“To forgive is to set a prisoner free and discover that the prisoner was you"
- Lewis B Smedes
What do you carry around in your own head?
We blame in hyperbole; “I blame YOU” is the call to arms, rather than “I blame your lack of foresight in –” or “I blame the action you took when –”. We blame people in their entirety and in doing so we spread the perceived fault and our emotional response from that one instance in their life right out to their entire being – we say that they are, and by implication always have been and always will be – a Bad Person.
Because of this, one action, a bit of bad luck or a series of mistakes can ruin our image of another person for life. Blaming reduces people to that which they were when things started to go wrong, and the longer we blame the longer we continue to entrap others in their past.
Our justice system has slowly shifted from one of incarceration to rehabilitation. A guilty plea or good behaviour bond may take years off a criminal’s sentence, but the ethics guiding these systems have not yet filtered through to the wider public consciousness.
We are a faithful race. We are a forgiving race. Why else would we wait two full decades for Collingwood to once again rise up and claim a premiership? We believe in improvement – indeed we are obsessed with it. DIY renovation programs, weight loss reality TV, The Voice, Shane Warne’s glowingly white teeth. There is nothing we can’t, and won’t improve. Why is it then that we do not allow the conscience to blossom and grow? That we mistrust repentance? That we demand punishment and proof?
We live in an era of the quick fix. The one-hour challenge, the speedy plastic surgery, the wonder drug. Forgiveness doesn’t fit into a half-hour live special with ad breaks. Forgiveness takes time, courage and patience, and you won’t get a front-page tabloid interview if you undertake it.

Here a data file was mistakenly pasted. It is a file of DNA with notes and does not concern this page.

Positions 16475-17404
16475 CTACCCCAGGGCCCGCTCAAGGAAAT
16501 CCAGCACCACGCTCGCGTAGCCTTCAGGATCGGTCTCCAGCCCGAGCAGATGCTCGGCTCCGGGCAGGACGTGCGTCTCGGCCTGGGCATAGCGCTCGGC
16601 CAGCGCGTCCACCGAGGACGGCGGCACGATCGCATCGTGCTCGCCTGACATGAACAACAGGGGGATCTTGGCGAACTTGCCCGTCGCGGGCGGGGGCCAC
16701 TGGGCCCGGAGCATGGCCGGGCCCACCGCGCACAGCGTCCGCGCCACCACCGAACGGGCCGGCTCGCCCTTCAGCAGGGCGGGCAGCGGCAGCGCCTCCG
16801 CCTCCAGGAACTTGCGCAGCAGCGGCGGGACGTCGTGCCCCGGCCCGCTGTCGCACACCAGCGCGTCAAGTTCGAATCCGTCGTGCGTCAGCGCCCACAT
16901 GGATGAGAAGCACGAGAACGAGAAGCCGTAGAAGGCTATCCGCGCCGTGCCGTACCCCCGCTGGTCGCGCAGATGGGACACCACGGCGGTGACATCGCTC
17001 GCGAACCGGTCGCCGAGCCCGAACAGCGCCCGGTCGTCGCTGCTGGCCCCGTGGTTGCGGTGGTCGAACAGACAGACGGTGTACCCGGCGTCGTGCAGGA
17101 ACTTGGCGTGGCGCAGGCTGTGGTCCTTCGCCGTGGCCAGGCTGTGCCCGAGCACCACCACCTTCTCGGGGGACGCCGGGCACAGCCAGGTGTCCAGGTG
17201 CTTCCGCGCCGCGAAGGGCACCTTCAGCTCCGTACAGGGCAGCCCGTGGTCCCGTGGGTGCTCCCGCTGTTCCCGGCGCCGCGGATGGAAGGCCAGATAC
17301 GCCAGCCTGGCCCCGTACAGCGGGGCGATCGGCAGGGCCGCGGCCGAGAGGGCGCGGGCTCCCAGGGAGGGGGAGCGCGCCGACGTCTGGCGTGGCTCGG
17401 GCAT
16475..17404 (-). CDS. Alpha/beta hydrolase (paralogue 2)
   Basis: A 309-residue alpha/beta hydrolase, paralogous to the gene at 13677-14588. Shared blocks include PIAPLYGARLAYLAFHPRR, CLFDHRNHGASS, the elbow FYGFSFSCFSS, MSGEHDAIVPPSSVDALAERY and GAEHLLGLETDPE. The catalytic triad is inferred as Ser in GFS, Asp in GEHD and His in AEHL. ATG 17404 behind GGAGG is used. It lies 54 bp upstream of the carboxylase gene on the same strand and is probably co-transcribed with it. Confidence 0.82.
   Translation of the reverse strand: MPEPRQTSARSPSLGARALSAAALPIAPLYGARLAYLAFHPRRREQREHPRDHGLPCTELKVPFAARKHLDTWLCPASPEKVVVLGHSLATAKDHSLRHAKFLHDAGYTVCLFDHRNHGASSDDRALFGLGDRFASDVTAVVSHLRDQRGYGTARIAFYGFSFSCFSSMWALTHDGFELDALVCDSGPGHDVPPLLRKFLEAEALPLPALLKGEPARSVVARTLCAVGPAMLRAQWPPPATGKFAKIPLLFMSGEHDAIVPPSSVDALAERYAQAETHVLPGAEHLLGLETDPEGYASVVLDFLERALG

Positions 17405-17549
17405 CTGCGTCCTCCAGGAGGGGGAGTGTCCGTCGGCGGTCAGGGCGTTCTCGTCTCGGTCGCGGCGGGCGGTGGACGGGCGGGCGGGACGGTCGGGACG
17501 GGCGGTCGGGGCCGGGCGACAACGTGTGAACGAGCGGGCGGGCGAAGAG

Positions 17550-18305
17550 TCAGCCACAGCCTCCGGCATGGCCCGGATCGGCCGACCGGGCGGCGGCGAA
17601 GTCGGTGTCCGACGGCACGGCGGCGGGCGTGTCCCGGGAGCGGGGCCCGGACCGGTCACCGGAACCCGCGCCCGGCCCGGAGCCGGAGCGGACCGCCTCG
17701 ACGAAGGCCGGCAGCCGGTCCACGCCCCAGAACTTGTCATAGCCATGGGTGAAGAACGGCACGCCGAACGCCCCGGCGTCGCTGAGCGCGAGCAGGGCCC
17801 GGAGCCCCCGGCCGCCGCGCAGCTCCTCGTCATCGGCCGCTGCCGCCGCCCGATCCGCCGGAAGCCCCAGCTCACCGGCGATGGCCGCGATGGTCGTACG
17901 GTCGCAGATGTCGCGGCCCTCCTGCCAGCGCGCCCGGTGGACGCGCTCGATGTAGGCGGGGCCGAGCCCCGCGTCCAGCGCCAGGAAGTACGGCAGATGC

When we blame ourselves we fragment ourselves and are filled with negativity. We fail to realise our potential, and often get so caught up in self-blame that we do not progress as we otherwise could.
Self-blame is indulgent because it allows us to think that we have the potential to improve, without requiring us to actually do any improving.
As Oscar Wilde wrote in The Picture of Dorian Gray: ‘There is a luxury in self-reproach. When we blame ourselves we feel that no one else has the right to blame us. It is the confession, not the priest, that gives us absolution.’
At a leadership conference a few years ago we were invited to take in turns telling a little bit about ourselves, our lives, and how we came to be here. What could have been a great opportunity quickly turned into a psycho-biographical victim-fest, as each of my seven group members revealed increasingly personal information about difficult family circumstance or other personal hardship.
At my turn I felt compelled to follow suit, and it struck me afterwards that not only did I now feel sufficiently awkward as to not want to spend time with these people again, but not one of us had mentioned a positive outcome following their told situation. We were eager to display the people and situations in our lives that we blamed, but we were stuck there, defining our present selves by past events.
What should you forgive others for?
What should you forgive yourself for?